Krivosh emphasizes that the complaint does not constitute a guilty verdict, but rather that the NLRB has decided the charges cited by Nurses United are worth investigating. A hearing is scheduled for May 23 at the agency's regional office in Overland Park.
In the meantime, Nurses United has given Health Midwest a list of ground rules for conducting the union campaign, including stipulations that Health Midwest remedy the alleged offenses listed in the complaint, pledge that supervisors and managers will abide by federal labor law in the future, eliminate unnecessary meetings, and allow employees to "decide the question of union representation without interference, restraint, or coercion."
In a memo on policies, titled "Questions and Answers on Solicitation and Distribution in the Workplace," Health Midwest addressed many of these issues, reinforcing the rights of registered nurses to distribute literature in non-work areas during non-work time, to set up information tables in cafeterias, and to go to Health Midwest facilities other than the one that employs them to distribute literature in non-work areas.
Health Midwest spokeswoman Laura McCabe did not comment on the alleged violations specifically, saying, "Just as we want to deal with the union issue directly with the employees, we want to deal with this issue directly."
However, she says Health Midwest does not attempt to influence its employees as to whether they should join the union. "We respect their rights to consider the pros and cons, and we think that everybody has the right to hear what some believe is good about it and what some believe is bad about it and decide as they wish," McCabe says.
Nurses United also has concerns about Health Midwest's hiring of the Independence, Mo.-based Management Sciences Associates (MSA), which Barnett refers to as a "union-busting" firm.
"They're waging a war against nurses," she says. "They use certain tactics to scare the nurses, to get conflict going in the workplace between the nurses, the managers, and the aides. They hold meetings and try to stop us. They've been soliciting grievances, but none of the nurses are biting. They've seen and heard it all before. It's very much transparent."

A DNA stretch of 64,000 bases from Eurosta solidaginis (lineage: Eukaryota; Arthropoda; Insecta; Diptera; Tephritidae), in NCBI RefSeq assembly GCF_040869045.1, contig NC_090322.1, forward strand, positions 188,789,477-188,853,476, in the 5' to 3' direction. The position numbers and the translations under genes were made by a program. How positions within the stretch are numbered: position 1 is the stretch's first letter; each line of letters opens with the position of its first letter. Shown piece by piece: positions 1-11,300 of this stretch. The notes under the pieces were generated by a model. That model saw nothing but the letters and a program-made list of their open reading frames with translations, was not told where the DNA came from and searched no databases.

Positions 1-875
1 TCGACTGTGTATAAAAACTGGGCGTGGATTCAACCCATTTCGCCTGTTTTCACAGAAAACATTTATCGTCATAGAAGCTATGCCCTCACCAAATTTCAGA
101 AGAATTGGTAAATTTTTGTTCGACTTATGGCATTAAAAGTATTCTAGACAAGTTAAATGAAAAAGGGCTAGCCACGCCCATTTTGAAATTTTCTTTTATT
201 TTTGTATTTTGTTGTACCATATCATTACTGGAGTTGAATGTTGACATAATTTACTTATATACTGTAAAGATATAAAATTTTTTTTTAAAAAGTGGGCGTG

Barnett contends that MSA engaged in a campaign designed to discredit FNHP.
McCabe confirms that Health Midwest hired MSA, but her description of the firm's duties and goals differs significantly from Barnett's.
"When you have any union activity, there are obviously regulations set forth by the National Labor Relations Board," she says, "and we want to make sure that we're responding to their activities properly within the rules. We just want to ensure that our nurses have the ability to weigh pros and cons. We have engaged their (MSA's) consulting services to ensure that we're handling things properly and respecting all of our employees' rights, both those for and opposed to the union, as well as our rights and the rights of the patients. We're not trying to stop them from considering a union in any way. We respect their right to do that."
McCabe denies that nurses are being required to attend meetings on the subject of organizing, as Barnett implied during her speech at the rally.
"We meet with the firm, and they meet with the nurse managers and people who need to be educated on the regulations," McCabe says. "They're not meeting with the nurses who are deciding whether or not to join."
Although issues related to the union campaign are an essential part of Nurses United's activities, Barnett says, it's important not to lose sight of the organization's ultimate goal.
"A lot of times you get bad press about unions, and that all they want is more money, but nurses didn't go into their profession to make a whole lot of money," she says. "It's definitely about helping the patients get the care they need. With the costs so high and the quality so low, they're not getting what they deserve as human beings."